Consumers do appear to be tightening their belts and increasing credit card spending. Companies like Netflix will likely be seen as a luxury. AT&T reported that people are now falling behind in paying their phone bills.

Inflation Reduction Act – Increase Gov’t & Taxes Bill

The US Senate passed the “Inflation Reduction Act” on Sunday, and it is going to the House. In typical government fashion, the name is very misleading as it actually bloats the size of government and increases taxes.

Americans For Tax Reform did a great breakdown of the bill and its effects. Here are the key points:

  • $6.5 Billion Natural Gas Tax Which Will Increase Household Energy Bills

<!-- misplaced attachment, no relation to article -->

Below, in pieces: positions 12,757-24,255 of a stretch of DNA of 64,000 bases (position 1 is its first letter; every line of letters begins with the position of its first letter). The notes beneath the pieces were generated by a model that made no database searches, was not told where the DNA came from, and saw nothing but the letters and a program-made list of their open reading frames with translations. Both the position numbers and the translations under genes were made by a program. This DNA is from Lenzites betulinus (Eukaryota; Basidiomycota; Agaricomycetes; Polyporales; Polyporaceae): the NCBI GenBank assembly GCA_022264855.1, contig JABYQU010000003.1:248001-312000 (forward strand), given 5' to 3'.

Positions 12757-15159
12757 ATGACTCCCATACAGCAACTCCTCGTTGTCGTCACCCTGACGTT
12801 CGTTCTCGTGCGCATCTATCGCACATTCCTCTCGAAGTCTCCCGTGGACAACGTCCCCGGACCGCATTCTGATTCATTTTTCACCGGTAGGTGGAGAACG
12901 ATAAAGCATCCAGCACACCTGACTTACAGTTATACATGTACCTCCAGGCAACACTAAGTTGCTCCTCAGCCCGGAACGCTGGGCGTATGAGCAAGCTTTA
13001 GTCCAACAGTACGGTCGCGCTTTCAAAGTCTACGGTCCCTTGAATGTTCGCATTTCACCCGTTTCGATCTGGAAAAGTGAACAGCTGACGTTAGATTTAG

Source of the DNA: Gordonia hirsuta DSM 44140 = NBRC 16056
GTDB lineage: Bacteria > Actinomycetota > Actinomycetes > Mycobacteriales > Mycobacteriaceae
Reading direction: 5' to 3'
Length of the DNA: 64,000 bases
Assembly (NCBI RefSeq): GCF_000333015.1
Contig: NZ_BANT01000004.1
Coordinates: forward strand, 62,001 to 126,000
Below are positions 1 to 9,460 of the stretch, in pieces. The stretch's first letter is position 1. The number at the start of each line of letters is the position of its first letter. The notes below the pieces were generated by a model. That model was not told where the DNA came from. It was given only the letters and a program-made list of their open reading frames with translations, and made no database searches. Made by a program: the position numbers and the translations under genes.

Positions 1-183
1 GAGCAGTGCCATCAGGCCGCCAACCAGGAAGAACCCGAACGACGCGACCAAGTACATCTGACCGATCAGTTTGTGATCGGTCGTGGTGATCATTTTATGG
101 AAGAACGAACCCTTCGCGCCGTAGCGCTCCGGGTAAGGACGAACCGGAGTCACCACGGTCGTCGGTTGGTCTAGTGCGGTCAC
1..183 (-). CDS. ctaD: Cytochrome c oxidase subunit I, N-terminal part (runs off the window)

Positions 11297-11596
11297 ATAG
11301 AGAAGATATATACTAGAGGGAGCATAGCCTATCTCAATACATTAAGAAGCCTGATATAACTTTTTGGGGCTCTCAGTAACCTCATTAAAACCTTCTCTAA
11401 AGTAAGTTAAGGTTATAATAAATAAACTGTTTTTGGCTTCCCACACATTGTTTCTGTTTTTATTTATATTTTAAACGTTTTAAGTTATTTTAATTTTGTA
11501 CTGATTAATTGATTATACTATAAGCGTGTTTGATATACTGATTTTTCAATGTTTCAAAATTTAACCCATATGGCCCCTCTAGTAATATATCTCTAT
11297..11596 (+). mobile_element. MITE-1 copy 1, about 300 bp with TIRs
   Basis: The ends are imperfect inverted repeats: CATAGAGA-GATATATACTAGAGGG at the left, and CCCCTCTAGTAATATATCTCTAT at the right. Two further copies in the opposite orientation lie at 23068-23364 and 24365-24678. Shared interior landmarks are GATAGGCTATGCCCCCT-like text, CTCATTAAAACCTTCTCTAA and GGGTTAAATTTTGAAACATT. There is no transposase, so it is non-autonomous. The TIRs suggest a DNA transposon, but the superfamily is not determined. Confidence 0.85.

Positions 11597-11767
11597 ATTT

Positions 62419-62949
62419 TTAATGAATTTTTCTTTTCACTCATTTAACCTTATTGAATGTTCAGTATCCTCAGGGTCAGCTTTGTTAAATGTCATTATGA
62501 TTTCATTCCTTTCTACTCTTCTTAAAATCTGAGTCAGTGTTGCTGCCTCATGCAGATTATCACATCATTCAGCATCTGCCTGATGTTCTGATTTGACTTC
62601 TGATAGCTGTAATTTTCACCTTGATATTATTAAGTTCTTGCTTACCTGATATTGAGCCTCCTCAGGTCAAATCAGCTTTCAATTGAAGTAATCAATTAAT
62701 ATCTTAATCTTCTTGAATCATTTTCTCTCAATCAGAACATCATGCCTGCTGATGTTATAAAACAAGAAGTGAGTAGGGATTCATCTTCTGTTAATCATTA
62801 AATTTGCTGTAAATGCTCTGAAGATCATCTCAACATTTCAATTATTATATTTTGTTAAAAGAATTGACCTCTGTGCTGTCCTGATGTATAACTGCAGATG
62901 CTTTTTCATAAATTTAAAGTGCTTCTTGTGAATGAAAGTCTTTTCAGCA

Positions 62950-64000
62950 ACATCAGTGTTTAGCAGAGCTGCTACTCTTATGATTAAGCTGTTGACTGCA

• $12 Billion Crude Oil Tax Which Will Increase Household Costs
  • $1.2 Billion Coal Tax Which Will Increase Household Energy Bills
  • Corporate Income Tax Hike on U.S. Businesses Which Will Be Passed on to Households
  • $124 Billion Stock Tax Which Will Hit Your Nest Egg — 401(k)s, IRAs, and Pension Plans
  • 95% Federal Excise Tax on American Pharmaceutical Manufacturers
  • $52 Billion Income Tax Hike on Mid-Sized & Family Businesses
  • Add 87K IRS Agents, Supersizing the IRS to Increase Audits – $124 Billion

One of the key things is that it hurts many investors and people when they retire. Under the new law, Democrats will levy a new federal excise tax on Americans who decide to sell shares of stock back to a firm, lowering household savings’ value. Any person with a 401(k), IRA, or pension plan will have their retirement funds harmed by tax increases and restrictions on company buybacks.